On the eve of the Pill’s 50th anniversary, Melinda Beck of the Wall Street Journal looks at how far contraception has come and asks why, still, nearly half of all pregnancies in the U.S. are unplanned.
Beck points out that contraception still presents a financial barrier for many people, and that culture and religion complicate things. But, more importantly, she points to a behavioral tendency articulated by the National Campaign to End Teen and Unplanned Pregnancy in a 2009 report:
…many young people are in “the fog zone” in which their beliefs about pregnancy don’t match their behaviors… In a survey conducted by the Guttmacher Institute of 1,800 single men and women aged 18 to 29, more than 80 percent of both sexes said it was important to them to avoid pregnancy right now, yet 43% of those who are sexually active said they used no contraception or used it inconsistently.
People are not perfect. We’re not even (in my opinion) rational actors. That’s why we need A LOT OF HELP—education, improvement, support. Some of this has to come from ourselves and some of it has to come from others.
Sex. Abortion. Parenthood. Power.
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When it comes to education, we are still failing our youth. There is no doubt that sex education works. And yet many states continue to fight it. Recently, in Nashville, a peer education program was shut down because a condom made an appearance in class (Tennessee law “bars ‘contraceptive methods’ from being brought into the classroom or distributed by even guest speakers”). According to the Guttmacher Institute:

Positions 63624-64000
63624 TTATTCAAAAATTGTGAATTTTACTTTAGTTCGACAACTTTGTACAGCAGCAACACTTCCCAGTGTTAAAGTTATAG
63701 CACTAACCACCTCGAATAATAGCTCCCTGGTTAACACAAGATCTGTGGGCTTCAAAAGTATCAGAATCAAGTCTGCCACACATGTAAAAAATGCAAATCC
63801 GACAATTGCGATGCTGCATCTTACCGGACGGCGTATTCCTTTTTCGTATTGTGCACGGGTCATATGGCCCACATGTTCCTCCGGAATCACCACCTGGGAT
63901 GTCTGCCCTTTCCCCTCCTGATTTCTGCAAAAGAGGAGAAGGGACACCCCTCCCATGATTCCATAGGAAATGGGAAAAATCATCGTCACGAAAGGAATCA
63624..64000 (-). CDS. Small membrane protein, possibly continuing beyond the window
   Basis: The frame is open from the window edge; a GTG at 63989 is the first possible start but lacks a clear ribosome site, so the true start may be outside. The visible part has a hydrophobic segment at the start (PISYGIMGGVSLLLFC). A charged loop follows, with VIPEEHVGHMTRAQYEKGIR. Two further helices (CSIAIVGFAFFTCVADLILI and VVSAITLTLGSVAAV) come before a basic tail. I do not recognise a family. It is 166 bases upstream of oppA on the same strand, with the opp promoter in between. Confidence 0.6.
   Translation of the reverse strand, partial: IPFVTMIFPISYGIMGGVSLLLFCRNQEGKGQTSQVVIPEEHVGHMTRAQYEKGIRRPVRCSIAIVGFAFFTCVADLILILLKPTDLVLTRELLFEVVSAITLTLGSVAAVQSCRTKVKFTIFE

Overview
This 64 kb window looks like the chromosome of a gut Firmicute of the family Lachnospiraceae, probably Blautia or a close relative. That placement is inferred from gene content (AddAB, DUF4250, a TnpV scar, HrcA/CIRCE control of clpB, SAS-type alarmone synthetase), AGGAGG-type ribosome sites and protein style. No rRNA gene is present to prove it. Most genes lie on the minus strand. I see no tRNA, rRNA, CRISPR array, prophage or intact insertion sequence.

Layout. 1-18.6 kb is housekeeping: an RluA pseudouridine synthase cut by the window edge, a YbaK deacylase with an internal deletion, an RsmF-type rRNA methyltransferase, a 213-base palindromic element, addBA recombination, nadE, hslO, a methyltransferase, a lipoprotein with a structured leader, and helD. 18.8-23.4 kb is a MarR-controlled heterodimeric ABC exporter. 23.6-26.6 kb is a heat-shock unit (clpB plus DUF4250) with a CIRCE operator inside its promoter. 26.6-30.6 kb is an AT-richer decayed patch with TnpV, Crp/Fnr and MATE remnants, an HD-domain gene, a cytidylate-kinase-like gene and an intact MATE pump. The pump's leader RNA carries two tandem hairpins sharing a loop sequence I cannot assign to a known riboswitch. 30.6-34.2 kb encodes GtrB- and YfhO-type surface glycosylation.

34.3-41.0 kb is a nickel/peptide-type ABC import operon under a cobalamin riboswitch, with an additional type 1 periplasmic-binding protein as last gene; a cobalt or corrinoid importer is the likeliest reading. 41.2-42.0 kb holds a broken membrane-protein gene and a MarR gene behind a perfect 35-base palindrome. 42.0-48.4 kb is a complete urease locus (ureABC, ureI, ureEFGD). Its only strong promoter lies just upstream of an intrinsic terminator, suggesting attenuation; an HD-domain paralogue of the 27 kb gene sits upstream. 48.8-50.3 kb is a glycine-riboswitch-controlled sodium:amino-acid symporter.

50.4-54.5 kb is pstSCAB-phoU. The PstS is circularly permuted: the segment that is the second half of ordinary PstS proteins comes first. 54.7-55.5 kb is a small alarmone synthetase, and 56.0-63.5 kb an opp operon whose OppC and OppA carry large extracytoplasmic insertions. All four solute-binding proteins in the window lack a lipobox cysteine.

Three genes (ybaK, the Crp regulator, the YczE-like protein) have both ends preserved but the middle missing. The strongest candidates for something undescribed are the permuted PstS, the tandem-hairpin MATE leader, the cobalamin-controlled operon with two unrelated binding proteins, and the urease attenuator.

Most states, including some that do not mandate the instruction itself, also place requirements on how abstinence or contraception should be handled when included in a school district’s curriculum. This guidance is heavily weighted toward stressing abstinence; in contrast, while many states allow or require that contraception be covered, none requires that it be stressed.
People in many parts of the country, in all sorts of communities, are hostile to sex education. Guttmacher’s policy brief goes on to say that “several states require that education on sex and STI/HIV be ‘medically accurate’ and/or appropriate for the age of the students.” Several?? How about all? Sick as it seems, opponents of comprehensive sex ed have an interest in being able to be medically inaccurate—then they can cite outdated or fabricated statistics showing that condoms are only 70 percent effective or that birth control pills cause abortions.
So why, in a world of countless birth control pills, the ring, the patch, implants, and condoms for women and men, do people still get pregnant unintentionally? Because there are a lot of people rooting against them.